Roz Osborne is the founder & chair of trustees at Global Action on Relocation & Return with Kids (GlobalARRK): the only charity that specialises in supporting parents who have moved abroad, and are unable to return home with their children.
She kindly agreed to speak to me about the desperate situations these parents often face, how GlobalARRK supports stuck parents around the world and her campaign to change international law.
How does a parent end up stuck abroad—is there a typical scenario you see crop up time and again?
The most common scenario is that a couple fall in love, move to the father’s country with their child, then their relationship breaks down, and the mother needs to return to her home country with her child. The second most common scenario, involving around 40% of our cases, is when a family move abroad for work, have a relationship breakdown and the mother wants to return home but the father does not give his permission for the children to leave the new country.
Many families resolve their issues amicably, and of course we don’t hear from them. But we do hear from families where one of the parents will not allow the other to return home with their children, even after a short period of living abroad. In these cases there are usually complex problems. 90% of these mothers report that they have experienced domestic violence, 15% don’t have a visa to stay in the country, and 45% say they feel unsafe in the country they’re stuck in. In such cases, especially where there’s been abuse, amicable agreements are often not possible. In many cases the mother cannot afford a lawyer, and doesn’t understand the country’s legal system.
We’ve also found that 85% of stuck parents have not heard of the Hague Convention on International Child Abduction and don’t understand that, by moving abroad, a child’s habitual residence would transfer to the new country almost immediately. Around 30% of the parents who contact us have already taken their child back to their home country without proper permissions from the other parent, which is usually the father. Or the permission has been obtained but it isn’t notarised, so it won’t be permitted in court.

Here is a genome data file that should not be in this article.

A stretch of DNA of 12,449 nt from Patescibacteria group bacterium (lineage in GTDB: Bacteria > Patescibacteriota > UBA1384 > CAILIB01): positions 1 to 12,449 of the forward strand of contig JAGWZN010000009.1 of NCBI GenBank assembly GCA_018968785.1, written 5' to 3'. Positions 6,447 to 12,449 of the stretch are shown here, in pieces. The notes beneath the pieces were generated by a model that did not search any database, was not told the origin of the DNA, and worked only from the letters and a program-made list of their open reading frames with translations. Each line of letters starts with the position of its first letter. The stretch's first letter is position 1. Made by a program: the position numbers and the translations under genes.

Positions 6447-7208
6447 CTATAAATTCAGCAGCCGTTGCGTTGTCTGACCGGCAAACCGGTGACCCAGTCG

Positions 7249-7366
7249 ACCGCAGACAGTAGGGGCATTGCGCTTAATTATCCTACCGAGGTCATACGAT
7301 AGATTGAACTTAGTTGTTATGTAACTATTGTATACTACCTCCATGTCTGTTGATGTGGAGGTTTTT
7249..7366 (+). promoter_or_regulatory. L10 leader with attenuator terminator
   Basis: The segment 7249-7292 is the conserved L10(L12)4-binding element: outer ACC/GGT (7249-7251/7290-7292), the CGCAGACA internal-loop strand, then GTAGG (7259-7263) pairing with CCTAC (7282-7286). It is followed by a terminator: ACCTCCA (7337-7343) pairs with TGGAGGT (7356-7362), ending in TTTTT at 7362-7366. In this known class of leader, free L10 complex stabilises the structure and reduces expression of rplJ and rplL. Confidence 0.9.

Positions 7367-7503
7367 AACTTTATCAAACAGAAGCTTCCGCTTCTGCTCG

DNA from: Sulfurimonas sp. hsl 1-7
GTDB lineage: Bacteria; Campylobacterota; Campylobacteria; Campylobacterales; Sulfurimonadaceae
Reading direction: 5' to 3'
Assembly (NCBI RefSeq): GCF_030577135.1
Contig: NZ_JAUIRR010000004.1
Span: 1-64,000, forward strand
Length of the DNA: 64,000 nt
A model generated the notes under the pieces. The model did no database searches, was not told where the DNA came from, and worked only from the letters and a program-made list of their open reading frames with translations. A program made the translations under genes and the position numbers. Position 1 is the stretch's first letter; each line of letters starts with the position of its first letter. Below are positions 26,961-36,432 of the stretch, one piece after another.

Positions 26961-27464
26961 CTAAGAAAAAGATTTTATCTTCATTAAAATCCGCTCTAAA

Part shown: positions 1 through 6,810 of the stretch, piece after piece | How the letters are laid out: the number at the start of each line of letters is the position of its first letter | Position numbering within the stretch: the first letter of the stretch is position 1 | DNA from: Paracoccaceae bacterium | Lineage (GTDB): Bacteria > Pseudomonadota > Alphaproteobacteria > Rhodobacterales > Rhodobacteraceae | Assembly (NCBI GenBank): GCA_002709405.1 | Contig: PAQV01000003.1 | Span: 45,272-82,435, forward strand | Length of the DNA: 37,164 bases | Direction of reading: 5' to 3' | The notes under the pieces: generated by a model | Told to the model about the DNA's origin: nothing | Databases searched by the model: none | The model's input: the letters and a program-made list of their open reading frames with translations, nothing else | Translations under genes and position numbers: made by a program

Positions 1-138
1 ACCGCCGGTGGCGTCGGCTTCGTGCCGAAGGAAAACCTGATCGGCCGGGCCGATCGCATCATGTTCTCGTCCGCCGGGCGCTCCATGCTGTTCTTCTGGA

The consequences of so-called parental child abduction are dire for these parents and, most importantly, for their children. We see that usually the parent has a good reason for leaving with their children. But this is not often taken into account in Hague Convention proceedings.
We’ve seen cases where mothers have medical evidence of injuries caused by the father and there’s literally no help available in the country they’re stuck in. The saddest part of my job is when a child is returned and the mother is too scared to go with them. In US cases particularly, mothers are advised not to return with their child, because they are routinely punished on arrival. They are often arrested and put into prison, and their rights to care for their child are taken away. It is heartbreaking to see small children removed from their primary carers in this way.
How does GlobalARRK support these parents?
GlobalARRK works to prevent root causes of so-called international child abduction. I say ‘so-called’ because we don’t always think it’s helpful to label these mothers who are leaving a country because they have experienced domestic violence, for example, a child abductor. It doesn’t help them and it doesn’t help their children. The stuck parents we support tell us they are taking their children because they are facing serious issues such as domestic violence, poverty, legal problems, isolation, and immigration.
We aim to tackle these issues by providing stuck parents with information and signposting to other charities around the world. If they are experiencing domestic violence in Australia, we will get in contact with an organisation that can help them on the ground. We also pass on information about welfare and social security benefits to enable parents to actually deal with their problems locally, rather than break the law. We connect stuck parents around the world with our peer support network and they help each other practically and emotionally.
We also pass on details to experienced and committed international family lawyers around the world who volunteer their time to ensure that the parents get the best legal advice, regardless of their financial means. Furthermore, we raise awareness of this issue so that fewer families move abroad and become stuck in the first place, and we collect statistics to better inform both the public and decision makers.
What motivated you to get involved and establish GlobalARRK?
I was a stuck parent myself in Portugal. That was in 2010, and there was literally no organisation to help at all—nothing. I started a Facebook group primarily to get in contact with other parents and see if there were other parents in a similar position. Surprisingly, hundreds of mums got in touch with me within the first year. I listened to their stories and just couldn’t believe that there was no other help out there.